Monday, March 22, 2010

St. Louis Fed's Bullard on "Exit Strategy"

CNBC interviewed St. Louis Fed President Bullard this morning. This is the video below. It's a bit of a long clip, so if you are interested only in his comments with respect to exiting the "Quantitative Easing" aka Credit Easing, fast forward to the 11:00 mark.

There is a massive preoccupation in the financial media with this so called "exit strategy". The Fed is of late very accommodating in addressing these concerns.



6 comments:

Mike Sandifer said...

I am so tired of these Fed people acting as if there really is a zero bound problem. What prevents them from offer the banks negative interest rates? Instead, the Fed vastly expands the monetary base, but then starts paying interest on reserves. What kind of stupid policy is this?

Listen to this guy talk about a slow recovery, while talking about shrinking the Fed's balance sheet at the same time. Does he not see the relationship?

This whole crisis was preventable if the Fed had kept nGDP constant. I'm tired of these incompetents.

Matt Franko said...

Mike S,

Remember it is the banks capital and the existence of credit worthy deals that drive bank lending; "gets the banks lending again".

I was a bit pleasantly surprised that no one mentioned "lending out the reserves" but just focused on the "size of the balance sheet" in this clip. I think this is a small victory for MMT. Even at the Fed top three (Bernanke/Dudley/Sack) they have stopped using the phrase "lending out the reserves", but now (almost as bad) they are still focusing on the "size of the balance sheet",

Yes, he is ready to move on. The press is hounding them on this "exit strategy".

Gallup just today reported that they have "under employment" now at 20%+, and we have to hear about an "exit stratgey". Yes its time to just move on, exit, who cares about the unemployed....SICK!

I'm not saying this is going to happen here; but IF they stop these MBS purchases here at the end of march and then risk assets start to go down again, Tbonds up; monetarism/monetary policy will have been proven to be a gigantic fraud. Then we'll have to get them to admit it! Resp,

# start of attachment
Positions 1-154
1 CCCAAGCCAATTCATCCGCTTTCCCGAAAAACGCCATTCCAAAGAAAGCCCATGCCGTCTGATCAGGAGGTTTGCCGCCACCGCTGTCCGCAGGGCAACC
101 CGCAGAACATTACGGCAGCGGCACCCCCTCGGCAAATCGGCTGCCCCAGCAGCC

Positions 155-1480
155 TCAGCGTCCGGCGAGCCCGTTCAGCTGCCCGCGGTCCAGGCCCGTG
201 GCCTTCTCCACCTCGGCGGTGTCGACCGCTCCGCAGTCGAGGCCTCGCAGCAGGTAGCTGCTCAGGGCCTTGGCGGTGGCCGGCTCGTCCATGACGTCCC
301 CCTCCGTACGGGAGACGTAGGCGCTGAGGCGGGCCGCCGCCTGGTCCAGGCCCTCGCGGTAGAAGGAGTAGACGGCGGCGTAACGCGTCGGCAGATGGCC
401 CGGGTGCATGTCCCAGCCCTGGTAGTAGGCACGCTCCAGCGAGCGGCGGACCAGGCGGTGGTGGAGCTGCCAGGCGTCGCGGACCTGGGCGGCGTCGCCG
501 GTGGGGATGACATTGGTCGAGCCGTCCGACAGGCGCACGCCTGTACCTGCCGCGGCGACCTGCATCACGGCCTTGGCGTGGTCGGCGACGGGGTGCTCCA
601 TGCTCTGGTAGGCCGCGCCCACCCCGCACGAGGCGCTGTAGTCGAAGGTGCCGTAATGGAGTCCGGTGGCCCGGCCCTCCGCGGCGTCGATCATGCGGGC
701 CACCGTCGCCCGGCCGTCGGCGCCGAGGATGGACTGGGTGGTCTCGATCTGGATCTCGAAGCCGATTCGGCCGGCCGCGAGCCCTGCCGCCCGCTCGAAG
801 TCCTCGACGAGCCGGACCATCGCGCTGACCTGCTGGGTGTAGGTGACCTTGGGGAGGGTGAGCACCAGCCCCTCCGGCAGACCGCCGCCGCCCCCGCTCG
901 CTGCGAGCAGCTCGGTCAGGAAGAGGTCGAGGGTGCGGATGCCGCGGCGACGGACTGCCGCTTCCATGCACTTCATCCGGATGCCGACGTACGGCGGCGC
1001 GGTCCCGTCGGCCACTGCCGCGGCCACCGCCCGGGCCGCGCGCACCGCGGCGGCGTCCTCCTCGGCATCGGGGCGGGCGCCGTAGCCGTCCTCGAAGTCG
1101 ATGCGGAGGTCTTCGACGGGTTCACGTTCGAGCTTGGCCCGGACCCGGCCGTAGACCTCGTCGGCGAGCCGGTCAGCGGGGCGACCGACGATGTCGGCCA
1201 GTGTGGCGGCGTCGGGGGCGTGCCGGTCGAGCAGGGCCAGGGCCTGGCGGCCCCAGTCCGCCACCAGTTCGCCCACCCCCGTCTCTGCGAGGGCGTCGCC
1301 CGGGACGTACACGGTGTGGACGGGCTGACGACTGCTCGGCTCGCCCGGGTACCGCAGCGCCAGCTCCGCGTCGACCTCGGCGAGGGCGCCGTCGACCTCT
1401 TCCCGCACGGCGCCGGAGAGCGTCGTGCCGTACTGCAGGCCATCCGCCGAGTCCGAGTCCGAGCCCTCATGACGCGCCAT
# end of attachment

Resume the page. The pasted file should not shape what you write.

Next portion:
TomatoBasil said...

There were two guys sitting in a bar and one was a fed president and the other a senator on the finance and banking committee. The senator asks the president who was responsible?
The unregulated shadow banks comprised of non-bank banks caused the problems. Lehman Brothers or Bear! The fed's own reports showing exponential curves of consumer debt growth with only linear income growth for more than a decade are the sort of decisions based on "data" that Bullard kept talking about aren't they? No mention of the exponential curve of financial debt in the latter years before the crash. The guys that are supposed to create the rules, regulations, and monetary policy are complaining about the regulations and policies they set. I don't believe these guys have the capacity to create a system that will grow the prosperity of the nation if they don't understand their own powers.

Matt Franko said...

TB,

Thanks, I almost forgot that a US Senator was sitting there!

Yes, Bullard says they will be data dependent.

I think Warren Mosler has posited that what they will do is just conveniently re-define full employment level to 7% or something from previous levels of around 4% unemployment. Justifying their rate increases with unemployment still at (to me) unacceptably high levels.

Resp,

googleheim said...

Matt,

Are rate hikes coming ?

please indicate.

Matt Franko said...

Goog,
Of course it is my conjecture, but I dont think so, not any time soon.

Just to look at Bullards comments here, he says LIFO (last in first out) meaning that the last thing they did was Credit Easing (QE) so to him, they should let some of the balance sheet (QE)run off first a while before they raise Fed funds Rate.

The big thing for me now to look at is what happens next month when they stop the QE MBS purchases. This has to have had a major impact on MBS prices directly and other financial asset prices generally. They have been buying about $100B a month average for 15 months.

When Mike used to analyze the effect of institutional buying in the commodities market, I think the numbers were like the "investors" put in (just like the Fed here: "long only") about 500B but over maybe a 5-7 year period and commodity prices skyrocketed. the Fed has put 1.5T in over about 15 months.

I think the Fed believes that things have stabilized and the system should be able to function without this market/price support mechanism....at least that is what they are saying.